Though Nigeria will be marking this year’s Children’s Day on May 27, the country still grapples with the challenge of millions of out-of-school children.
Nigeria has an estimated 13.2 million out-of-school children, the highest in the world.
Even in the Federal Capital Territory, Nigeria’s seat of power, children in many communities do not have access to basic education.
From Damagaza, Wassa, ‘Malaysian garden’, Kabin Mangoro to Chaji, PREMIUM TIMES visited many communities during school hours to ascertain if children were in school or not. This reporter also interviewed many parents who refused to send their wards to school.
On the streets
In Damagaza, three children, Marakisya Alhassan, Amara Lawan and Sadia Isa, were seen with wares balanced on their heads, calling attention to their products: vegetable, tomatoes and onions.
The trio, who are six-year-old each, live in Hausawa village in Damagaza community, a suburb in Abuja.
The trio told PREMIUM TIMES in Hausa why they were not in school.
“We have never been to school. We sell wares for our parents,” Marakisya said.
Just about the same hour, six-year-old Salome, a nursery one pupil of L.E.A primary school, Damagaza, was seen on the streets, though not with wares. She was headed to school.
Clutched in her hands was a notebook as she grinned from ear to ear. She told the reporter her house was just a stone throw from where her school is located.
But unlike Salome, 300 others, who are of school age as the trio above, are estimated to be out of school in the community. Most of their parents say they lack resources to send them to school.
The three are also part of the 27.2 per cent of children of primary school age who are out of school in the North-central region of Nigeria, according to a UNICEF study.
Statistics from the study also showed that about 13 per cent of children who are of school age are out of school in the FCT.
There is an even more worrisome statistics from the study: “13.2 million children of school age are said to be out of school, and 60 per cent of that number are girls, many of who enrol in school but drop out along the line.”
The budgetary allocation to the education sector in Nigeria is lower than the 15 to 20 per cent recommended by the United Nations. The global organisation recommended the budgetary benchmark to enable nations adequately cater to rising education demands.
Since 2015, the allocation to education has been below eight per cent.
The education minister, Adamu Adamu, who has complained about low budgetary allocation to education, recently apologised for his inability to reduce the number of out-of-school children during his tenure.
‘Poverty keeping children out of school’
For most kids in Angwan Hausawa, another community visited, there is little or no chance for any of them attending school.
Their parents do not believe basic education is compulsory and that there is a penalty attached to not sending one’s kids to school.
One of such is Hafsat Ibrahim, mother of five children, who said sending her kids to a formal school ”is too expensive.”
“I started living here in 2014. All my children are in an Islamic school because it is cheaper than sending them to (Western school),” she said with the air of confidence.
Her case is akin to that of most communities PREMIUM TIMES visited in the Nigerian capital.
While some of the children are forced into marriages, some end up on the streets where they sell all sorts of goods.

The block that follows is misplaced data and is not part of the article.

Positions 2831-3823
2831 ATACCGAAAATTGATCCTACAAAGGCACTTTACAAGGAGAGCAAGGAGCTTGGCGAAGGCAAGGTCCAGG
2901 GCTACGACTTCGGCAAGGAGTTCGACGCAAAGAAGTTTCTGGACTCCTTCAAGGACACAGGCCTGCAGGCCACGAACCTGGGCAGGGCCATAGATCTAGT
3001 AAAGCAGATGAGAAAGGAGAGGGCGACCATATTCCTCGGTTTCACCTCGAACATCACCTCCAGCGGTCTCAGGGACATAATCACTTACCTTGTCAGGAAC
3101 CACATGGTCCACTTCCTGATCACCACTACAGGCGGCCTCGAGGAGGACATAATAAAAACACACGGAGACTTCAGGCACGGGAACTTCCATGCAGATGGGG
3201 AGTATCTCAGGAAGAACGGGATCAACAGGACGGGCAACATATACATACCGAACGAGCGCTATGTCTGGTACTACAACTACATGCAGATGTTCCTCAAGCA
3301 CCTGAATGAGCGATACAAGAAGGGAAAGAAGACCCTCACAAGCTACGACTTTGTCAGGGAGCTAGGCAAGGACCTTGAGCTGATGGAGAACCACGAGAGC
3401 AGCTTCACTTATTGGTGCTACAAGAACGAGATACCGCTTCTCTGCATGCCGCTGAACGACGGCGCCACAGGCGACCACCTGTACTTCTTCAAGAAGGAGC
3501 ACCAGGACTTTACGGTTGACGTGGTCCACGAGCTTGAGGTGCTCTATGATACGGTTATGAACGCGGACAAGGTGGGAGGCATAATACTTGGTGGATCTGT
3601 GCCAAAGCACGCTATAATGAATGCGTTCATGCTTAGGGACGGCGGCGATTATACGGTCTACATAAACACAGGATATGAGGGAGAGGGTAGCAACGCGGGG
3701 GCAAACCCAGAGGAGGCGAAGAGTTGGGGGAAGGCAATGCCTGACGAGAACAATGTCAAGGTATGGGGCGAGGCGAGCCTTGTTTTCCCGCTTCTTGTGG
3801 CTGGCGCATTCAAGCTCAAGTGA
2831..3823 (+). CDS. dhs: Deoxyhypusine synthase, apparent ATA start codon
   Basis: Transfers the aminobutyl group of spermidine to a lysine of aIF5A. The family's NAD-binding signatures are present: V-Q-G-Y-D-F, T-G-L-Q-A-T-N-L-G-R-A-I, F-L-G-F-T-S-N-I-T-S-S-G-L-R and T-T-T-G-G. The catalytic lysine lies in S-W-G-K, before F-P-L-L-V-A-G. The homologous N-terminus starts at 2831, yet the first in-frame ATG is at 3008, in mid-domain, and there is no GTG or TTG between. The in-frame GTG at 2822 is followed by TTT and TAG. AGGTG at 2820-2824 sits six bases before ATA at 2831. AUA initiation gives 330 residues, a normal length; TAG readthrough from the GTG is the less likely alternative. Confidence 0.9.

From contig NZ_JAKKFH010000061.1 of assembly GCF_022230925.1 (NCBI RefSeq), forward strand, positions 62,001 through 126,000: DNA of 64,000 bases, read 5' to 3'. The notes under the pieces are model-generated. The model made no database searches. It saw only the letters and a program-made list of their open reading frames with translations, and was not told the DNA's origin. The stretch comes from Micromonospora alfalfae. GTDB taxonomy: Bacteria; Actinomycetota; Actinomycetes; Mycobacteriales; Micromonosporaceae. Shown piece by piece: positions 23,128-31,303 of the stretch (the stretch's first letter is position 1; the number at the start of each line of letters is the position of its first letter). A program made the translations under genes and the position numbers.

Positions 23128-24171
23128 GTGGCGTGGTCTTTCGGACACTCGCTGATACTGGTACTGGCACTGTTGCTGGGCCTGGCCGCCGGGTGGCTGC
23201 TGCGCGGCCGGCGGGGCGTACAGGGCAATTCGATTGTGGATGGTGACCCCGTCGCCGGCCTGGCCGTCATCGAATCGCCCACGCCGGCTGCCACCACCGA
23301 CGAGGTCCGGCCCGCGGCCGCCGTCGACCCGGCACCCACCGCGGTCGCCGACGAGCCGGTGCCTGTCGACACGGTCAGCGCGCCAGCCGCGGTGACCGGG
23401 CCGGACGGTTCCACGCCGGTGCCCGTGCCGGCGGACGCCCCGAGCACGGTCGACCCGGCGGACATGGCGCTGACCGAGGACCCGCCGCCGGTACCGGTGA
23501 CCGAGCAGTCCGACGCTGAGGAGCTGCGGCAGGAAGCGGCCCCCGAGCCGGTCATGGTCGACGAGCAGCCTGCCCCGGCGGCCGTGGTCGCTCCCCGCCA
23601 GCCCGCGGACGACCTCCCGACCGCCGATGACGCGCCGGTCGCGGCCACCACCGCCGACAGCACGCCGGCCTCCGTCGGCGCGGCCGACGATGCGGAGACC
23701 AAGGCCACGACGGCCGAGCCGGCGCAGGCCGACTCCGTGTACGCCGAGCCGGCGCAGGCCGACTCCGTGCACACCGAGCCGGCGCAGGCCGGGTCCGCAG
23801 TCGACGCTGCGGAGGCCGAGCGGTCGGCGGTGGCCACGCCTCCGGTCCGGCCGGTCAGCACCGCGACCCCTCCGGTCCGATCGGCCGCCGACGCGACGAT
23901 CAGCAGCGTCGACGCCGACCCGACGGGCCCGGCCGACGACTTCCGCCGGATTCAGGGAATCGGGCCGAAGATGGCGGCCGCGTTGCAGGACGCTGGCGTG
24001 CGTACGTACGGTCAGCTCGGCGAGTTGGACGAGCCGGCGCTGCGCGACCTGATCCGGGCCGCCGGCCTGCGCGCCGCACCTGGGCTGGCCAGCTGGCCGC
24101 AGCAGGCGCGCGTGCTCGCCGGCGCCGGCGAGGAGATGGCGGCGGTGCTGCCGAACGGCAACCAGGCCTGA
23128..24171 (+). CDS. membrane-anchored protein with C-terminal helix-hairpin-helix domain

Baria Lawal, a mother of seven who has none of her children in school, said “sending children to school is too expensive, all I want is help because I cannot afford it.”
It is the same for Fatima Muhammed who, at 30, has given birth to four children — but not even one is attending school.
“My husband is a mai-guard (security guard), and we have four children, we cannot send them to school,” she said.
Many of the parents who spoke with PREMIUM TIMES in Wassa community had similar lamentations.
They lamented they are still struggling to eat and cannot afford school fees for the children.
A visit to Kabin Mangoro, another community in Kuje area council, showed a similar tale.
When PREMIUM TIMES arrived in the area during school hours, many children were seen playing around the village.
One of them, nine-year-old Shafa Abdullahi said, “I also want to wear the uniform and go to school.”
Her mother told the reporter: “I am in my second husband’s house. Shafa is not in school because her father is not here, but she attends Islamiya. Her 15-year-old sister, Nafisat is getting married in three months, she also attends Islamiya, and she met her husband there.”
Speaking on behalf of some of the parents, an Islamiya (Arabic school) teacher, Lawal Umar, said most of the kids who are not in school in the community, are orphans.
“The children are displaced, and they are staying with relatives. Most families are still struggling with feeding, let alone paying school fees. A child pays N200 monthly for Islamiya education.”
Meanwhile, the head-teacher of L.E.A Kabin Mangoro primary school, Wakil Musa, blamed the poor turnout in schools on the low literacy level in the community.
“The major occupation of the people is farming. They prefer to take the children to farms than sending them to school especially during planting season,” he said, “The only thing they pay for is N300 for PTA, every other thing is optional, but they still don’t come to school. Most parents prefer to take their wards to the farm especially this planting season.”
The village head of Kabin Mangoro, Yinusa Kabir, said the children in the community need some ‘incentives’ such as the ongoing school feeding programme that would encourage their parents to send them to school.